the constitution or fundamental law of the state. Dependent upon a constitution, or secured or regulated by a constitution: as "constitutional monarchy," "constitutional rights.”
—Constitutional convention. A duly constituted assembly of delegates or representatives of the people of a state or nation for the purpose of framing, revising, or amending its constitution.—Constitutional liberty or freedom. Such freedom as is enjoyed by the citizens of a country or state under the protection of its constitution; the aggregate of those personal, civil, and political rights of the individual which are guaranteed by the constitution and secured against invasion by the government or any of its agencies. People v. Hurlbut. 24 Mich. 106. 9 Am. Rep. 103.—Constitutional law. (1) That branch of the public law of a state which treats of the organization and frame of government, the organs and powers of sovereignty, the distribution of political and governmental authorities and functions, the fundamental principles which are to regulate the relations of government and subject, and which prescribes generally the plan and method according to which the public affairs of the state are to be administered. (2) That department of the science of law which treats of constitutions, their establishment, construction, and interpretation, and of the validity of legal enactments as tested by the criterion of conformity to the fundamental law. (3) A constitutional law is one which is consonant to, and agrees with, the constitution; one which is not in violation of any provision of the constitution of the particular state. —Constitutional officer. One whose tenure and term of office are fixed and defined by the constitution, as distinguished from the incumbents of offices created by the legislature. Foster v. Jones, 79 Va. 642, 52 Am. Rep. 637; People v. Scheu, 60 App. Div. 592, 69 N.Y. Supp. 597.
CONSTITUTIONES. laws promulgated, i. e., enacted, by the Roman Emperor. They were of various kinds, namely, the following: (1) Edicta; (2) decreta; (3) rescripta, called also "epistolæ." Sometimes they were general, and intended to form a precedent for other like cases; at other times they were special, particular, or individual, (personales.) and not intended to form a precedent. The emperor had this power of irresponsible enactment by virtue of a certain lex regia, whereby he was made the fountain of justice and of mercy. Brown.
Constitutiones tempore posteriores potiores sant his quæ ipses præcesserunt. Dig. 1, 4, 4. Later laws prevail over those which preceded them.
CONSTITUTIONS OF CLARENDON. See CLARENDON.
CONSTITUTOR. In the civil law. One who, by a simple agreement, becomes responsible for the payment of another's debt.
CONSTITUTUM. in the civil law. An agreement to pay a subsisting debt which exists without any stipulation, whether of the promisor or another party. It differs from a stipulation in that It must be for an existing debt. Du Cange.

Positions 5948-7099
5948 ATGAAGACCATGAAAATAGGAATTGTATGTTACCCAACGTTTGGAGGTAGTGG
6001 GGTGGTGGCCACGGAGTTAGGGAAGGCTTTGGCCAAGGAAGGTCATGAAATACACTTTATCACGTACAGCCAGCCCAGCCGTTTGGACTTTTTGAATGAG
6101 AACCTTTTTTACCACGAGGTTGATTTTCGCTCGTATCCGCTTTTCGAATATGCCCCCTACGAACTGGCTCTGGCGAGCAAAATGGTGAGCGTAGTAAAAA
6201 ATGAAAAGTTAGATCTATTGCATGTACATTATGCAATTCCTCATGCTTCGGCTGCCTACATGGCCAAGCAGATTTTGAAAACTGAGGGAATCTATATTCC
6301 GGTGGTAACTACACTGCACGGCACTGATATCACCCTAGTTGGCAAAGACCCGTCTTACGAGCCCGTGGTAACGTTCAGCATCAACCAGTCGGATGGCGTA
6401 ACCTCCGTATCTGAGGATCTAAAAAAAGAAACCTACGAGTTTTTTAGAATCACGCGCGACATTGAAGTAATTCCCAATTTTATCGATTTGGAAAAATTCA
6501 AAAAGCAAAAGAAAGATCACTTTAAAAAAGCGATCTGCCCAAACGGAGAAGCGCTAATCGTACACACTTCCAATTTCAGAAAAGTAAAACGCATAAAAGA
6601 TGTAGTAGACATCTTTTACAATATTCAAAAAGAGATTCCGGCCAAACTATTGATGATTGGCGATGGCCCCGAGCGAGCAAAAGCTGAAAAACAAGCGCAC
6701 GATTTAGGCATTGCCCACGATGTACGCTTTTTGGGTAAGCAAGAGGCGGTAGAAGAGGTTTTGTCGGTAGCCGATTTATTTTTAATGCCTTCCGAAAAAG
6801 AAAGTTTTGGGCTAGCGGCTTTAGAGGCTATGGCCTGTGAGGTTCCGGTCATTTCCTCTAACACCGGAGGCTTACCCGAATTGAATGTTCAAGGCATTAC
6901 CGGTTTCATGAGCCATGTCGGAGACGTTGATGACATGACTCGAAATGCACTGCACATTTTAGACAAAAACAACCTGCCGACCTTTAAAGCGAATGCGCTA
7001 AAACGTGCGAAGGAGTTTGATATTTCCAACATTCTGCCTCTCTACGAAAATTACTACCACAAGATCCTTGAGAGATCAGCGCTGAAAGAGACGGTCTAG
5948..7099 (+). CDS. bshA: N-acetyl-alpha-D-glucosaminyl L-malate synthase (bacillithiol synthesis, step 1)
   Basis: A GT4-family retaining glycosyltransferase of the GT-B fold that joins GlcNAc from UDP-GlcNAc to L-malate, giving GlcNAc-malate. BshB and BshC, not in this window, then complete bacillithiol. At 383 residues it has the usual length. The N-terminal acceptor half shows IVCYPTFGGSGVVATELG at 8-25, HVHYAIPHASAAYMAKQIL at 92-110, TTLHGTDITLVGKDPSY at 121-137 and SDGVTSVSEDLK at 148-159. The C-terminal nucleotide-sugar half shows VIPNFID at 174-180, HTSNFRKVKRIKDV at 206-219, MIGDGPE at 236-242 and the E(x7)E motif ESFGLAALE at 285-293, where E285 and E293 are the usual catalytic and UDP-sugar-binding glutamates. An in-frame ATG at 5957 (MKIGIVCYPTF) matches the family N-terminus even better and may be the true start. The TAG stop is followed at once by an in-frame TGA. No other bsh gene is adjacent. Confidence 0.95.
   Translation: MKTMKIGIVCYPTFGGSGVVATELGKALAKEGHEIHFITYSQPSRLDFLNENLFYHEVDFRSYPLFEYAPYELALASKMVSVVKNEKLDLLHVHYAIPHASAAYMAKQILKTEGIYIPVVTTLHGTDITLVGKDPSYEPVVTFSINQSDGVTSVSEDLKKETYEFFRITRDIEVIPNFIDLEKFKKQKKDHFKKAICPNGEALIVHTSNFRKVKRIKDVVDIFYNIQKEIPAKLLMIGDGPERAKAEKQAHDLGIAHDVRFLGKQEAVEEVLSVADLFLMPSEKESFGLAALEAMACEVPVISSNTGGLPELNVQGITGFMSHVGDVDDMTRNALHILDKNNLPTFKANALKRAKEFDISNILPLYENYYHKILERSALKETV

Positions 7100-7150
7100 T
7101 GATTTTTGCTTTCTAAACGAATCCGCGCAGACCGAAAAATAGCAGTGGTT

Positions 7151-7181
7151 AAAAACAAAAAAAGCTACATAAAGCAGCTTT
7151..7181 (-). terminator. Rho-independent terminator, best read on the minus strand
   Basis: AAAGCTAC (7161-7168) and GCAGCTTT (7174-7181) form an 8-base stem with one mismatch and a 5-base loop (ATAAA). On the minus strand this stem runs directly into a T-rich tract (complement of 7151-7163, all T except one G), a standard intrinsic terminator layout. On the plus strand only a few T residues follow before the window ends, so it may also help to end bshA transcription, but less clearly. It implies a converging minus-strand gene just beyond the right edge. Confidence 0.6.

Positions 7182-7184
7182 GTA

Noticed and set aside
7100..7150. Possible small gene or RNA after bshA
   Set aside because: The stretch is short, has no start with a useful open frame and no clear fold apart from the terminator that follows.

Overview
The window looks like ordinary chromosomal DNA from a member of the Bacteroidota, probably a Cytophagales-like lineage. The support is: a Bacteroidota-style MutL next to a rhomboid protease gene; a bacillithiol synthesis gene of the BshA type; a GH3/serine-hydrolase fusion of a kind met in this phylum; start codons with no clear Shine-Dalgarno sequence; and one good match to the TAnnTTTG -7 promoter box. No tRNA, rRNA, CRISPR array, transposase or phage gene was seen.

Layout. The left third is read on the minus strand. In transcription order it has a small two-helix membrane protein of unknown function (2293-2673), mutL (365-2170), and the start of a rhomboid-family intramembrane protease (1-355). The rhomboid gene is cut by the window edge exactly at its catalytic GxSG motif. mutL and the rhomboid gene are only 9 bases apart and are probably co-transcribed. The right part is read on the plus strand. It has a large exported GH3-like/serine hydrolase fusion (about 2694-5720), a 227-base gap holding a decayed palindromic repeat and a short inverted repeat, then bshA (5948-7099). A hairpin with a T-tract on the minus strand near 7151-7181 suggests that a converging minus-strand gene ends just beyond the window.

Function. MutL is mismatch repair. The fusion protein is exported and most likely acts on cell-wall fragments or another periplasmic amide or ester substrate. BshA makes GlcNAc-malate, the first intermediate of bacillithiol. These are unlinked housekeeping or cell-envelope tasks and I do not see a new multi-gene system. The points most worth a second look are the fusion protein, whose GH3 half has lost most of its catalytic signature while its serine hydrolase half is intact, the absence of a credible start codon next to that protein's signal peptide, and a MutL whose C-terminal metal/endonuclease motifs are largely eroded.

Constitutum esse eam domum unlcuique nostrum debere existimari, ubi quisque sedes et tabulas haberet suarumque rerum constitutionem fecisset. It is settled that that is to be considered the home of each one of us where he may have his habitation and account-books, and where he may have made an establishment of his business. Dig. 50, 16, 203.
CONSTRAINT. This term is held to be exactly equivalent with “restraint." Edmondson V Harris, 2 Tenn. Ch. 427. In Scotch law. Constraint means duress.
CONSTRUCT. To build; erect; put together; make ready for use. Morse v. Westport, 110 Mo. 502, 19 S.W. 831; Contas v. Bradford, 206 Pa. 291, 55 Atl. 989.
Constructio legis non facit injuriam. The construction of the law (a construction made by the law) works no injury. Co. Litt. 183; Broom, Max. 603. The law will make such a construction of an instrument as not to injure a party.
CONSTRUCTION. The process, or the art, of determining the sense, real meaning, or proper explanation of obscure or ambiguous terms or provisions in a statute, written instrument, or oral agreement, or the application of such subject to the case in question, by reasoning in the light derived from extraneous connected circumstances or laws or writings bearing upon the same or a connected matter, or by seeking and applying the probable aim and purpose of the provision.
It is to be noted that this term is properly distinguished from interpretation, although the two are often used synonymously. In strictness, interpretation is limited to exploring the written text, while construction goes beyond and may call in the aid of extrinsic considerations, as above indicated.
Strict and liberal construction. Strict construction is construction of a statute or other instrument according to its letter, which recognizes nothing that is not expressed. takes the language used in its exact and technical meaning, and admits no equitable considerations or implications. Paving Co. v. Watt. 51 La. Ann 1345, 26 South. 70; Stanyan v. Peterborough, 69 N.H. 372, 46 Atl. 191. Liberal construction, on the other hand, expands the meaning of the statute to meet cases which are clearly within the spirit or reason of the law, or within the evil which it was designed to remedy, provided such an interpretation is not inconsistent with the language used; it resolved all reasonable doubts in favor of the applicability of the statute to the particular case. Black. Interp. Laws, 282; Lawrence v. McCalmont, 2 How. 449, 11 L. Ed 326; In re Johnson’s Estate. 98 Cal. 531, 33 Pac. 460, 21 L.R.A. 380; Shorey v. Wyckoff, 1 Wash. T. 351.
—Construction, court of. A court of equity or of common law, as the case may lie. is called the court of construction with regard to wills as opposed to the court of probate, whose duty is to decide whether an instrument be a will at all. Now, the court of probate may decide that